My heart was gay and happy,
This was ever in my mind,
There is better times a coming,
And I hope some day to find
Myself capable of composing,
It was my heart's delight
To compose on a sentimental subject
If it came in my mind just right.
—["The Sentimental Song Book," p. 49; theme, "The Author's Early Life," 19th stanza.]
Barroda. Arrived at 7 this morning. The dawn was just beginning to show. It was forlorn to have to turn out in a strange place at such a time, and the blinking lights in the station made it seem night still. But the gentlemen who had come to receive us were there with their servants, and they make quick work; there was no lost time. We were soon outside and moving swiftly through the soft gray light, and presently were comfortably housed—with more servants to help than we were used to, and with rather embarassingly important officials to direct them. But it was custom; they spoke Ballarat English, their bearing was charming and hospitable, and so all went well.
Breakfast was a satisfaction. Across the lawns was visible in the distance through the open window an Indian well, with two oxen tramping leisurely up and down long inclines, drawing water; and out of the stillness came the suffering screech of the machinery—not quite musical, and yet soothingly melancholy and dreamy and reposeful—a wail of lost spirits, one might imagine. And commemorative and reminiscent, perhaps; for of course the Thugs used to throw people down that well when they were done with them.
After breakfast the day began, a sufficiently busy one. We were driven by winding roads through a vast park, with noble forests of great trees, and with tangles and jungles of lovely growths of a humbler sort; and at one place three large gray apes came out and pranced across the road—a good deal of a surprise and an unpleasant one, for such creatures belong in the menagerie, and they look artificial and out of place in a wilderness.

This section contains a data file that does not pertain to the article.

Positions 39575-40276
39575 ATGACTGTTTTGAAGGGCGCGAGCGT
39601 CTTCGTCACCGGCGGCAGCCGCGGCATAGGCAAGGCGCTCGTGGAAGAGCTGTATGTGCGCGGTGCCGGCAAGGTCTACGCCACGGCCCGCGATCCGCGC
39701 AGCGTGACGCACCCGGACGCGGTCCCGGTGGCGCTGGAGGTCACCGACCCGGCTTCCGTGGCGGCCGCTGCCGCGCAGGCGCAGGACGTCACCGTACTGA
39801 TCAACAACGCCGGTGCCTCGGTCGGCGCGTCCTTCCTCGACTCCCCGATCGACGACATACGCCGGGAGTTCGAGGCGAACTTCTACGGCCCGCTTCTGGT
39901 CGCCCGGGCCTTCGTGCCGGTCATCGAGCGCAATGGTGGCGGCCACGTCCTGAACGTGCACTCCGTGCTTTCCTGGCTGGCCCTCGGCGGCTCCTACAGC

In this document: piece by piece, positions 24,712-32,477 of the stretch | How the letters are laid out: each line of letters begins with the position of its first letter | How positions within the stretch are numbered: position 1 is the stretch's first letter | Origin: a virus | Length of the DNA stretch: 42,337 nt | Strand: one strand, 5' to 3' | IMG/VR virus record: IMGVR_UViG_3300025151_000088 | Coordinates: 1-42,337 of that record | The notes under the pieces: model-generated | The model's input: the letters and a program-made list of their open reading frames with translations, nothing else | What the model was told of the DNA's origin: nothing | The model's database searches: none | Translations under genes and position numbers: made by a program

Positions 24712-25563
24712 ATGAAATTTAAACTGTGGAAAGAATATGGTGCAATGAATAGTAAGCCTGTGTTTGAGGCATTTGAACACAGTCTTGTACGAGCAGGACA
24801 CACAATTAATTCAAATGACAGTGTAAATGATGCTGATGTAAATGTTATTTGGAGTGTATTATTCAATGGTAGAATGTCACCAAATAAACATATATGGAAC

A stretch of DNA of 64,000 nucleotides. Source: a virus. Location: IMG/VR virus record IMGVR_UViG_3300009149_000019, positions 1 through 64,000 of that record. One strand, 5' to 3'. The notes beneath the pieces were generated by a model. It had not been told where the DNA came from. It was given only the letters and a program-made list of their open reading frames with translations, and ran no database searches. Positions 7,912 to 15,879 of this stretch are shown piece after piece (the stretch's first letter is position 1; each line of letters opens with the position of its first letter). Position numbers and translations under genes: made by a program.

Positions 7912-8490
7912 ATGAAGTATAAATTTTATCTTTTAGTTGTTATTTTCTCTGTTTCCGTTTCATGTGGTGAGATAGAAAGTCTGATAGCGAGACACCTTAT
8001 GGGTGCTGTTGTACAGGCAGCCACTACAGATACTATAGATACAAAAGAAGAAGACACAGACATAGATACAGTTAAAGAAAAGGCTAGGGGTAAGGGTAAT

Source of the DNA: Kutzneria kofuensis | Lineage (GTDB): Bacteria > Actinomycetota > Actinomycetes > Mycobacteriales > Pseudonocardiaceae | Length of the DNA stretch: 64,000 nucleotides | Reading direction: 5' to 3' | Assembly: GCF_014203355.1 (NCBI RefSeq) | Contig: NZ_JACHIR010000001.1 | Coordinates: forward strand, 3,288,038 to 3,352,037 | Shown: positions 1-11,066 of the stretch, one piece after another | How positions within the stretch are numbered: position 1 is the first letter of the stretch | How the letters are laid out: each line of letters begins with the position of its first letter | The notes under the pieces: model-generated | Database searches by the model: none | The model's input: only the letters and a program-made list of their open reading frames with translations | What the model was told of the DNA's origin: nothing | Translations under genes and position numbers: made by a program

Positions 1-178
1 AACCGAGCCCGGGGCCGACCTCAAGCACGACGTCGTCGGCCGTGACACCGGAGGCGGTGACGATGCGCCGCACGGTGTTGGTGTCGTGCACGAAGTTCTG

We came to the city, by and by, and drove all through it. Intensely Indian, it was, and crumbly, and mouldering, and immemorially old, to all appearance. And the houses—oh, indescribably quaint and curious they were, with their fronts an elaborate lace-work of intricate and beautiful wood-carving, and now and then further adorned with rude pictures of elephants and princes and gods done in shouting colors; and all the ground floors along these cramped and narrow lanes occupied as shops—shops unbelievably small and impossibly packed with merchantable rubbish, and with nine-tenths-naked natives squatting at their work of hammering, pounding, brazing, soldering, sewing, designing, cooking, measuring out grain, grinding it, repairing idols—and then the swarm of ragged and noisy humanity under the horses' feet and everywhere, and the pervading reek and fume and smell! It was all wonderful and delightful.
Imagine a file of elephants marching through such a crevice of a street
and scraping the paint off both sides of it with their hides. How big they
must look, and how little they must make the houses look; and when the
elephants are in their glittering court costume, what a contrast they must
make with the humble and sordid surroundings. And when a mad elephant goes
raging through, belting right and left with his trunk, how do these swarms
of people get out of the way? I suppose it is a thing which happens now
and then in the mad season (for elephants have a mad season).
I wonder how old the town is. There are patches of building—massive
structures, monuments, apparently—that are so battered and worn, and
seemingly so tired and so burdened with the weight of age, and so dulled
and stupefied with trying to remember things they forgot before history
began, that they give one the feeling that they must have been a part of
original Creation. This is indeed one of the oldest of the princedoms of
India, and has always been celebrated for its barbaric pomps and
splendors, and for the wealth of its princes.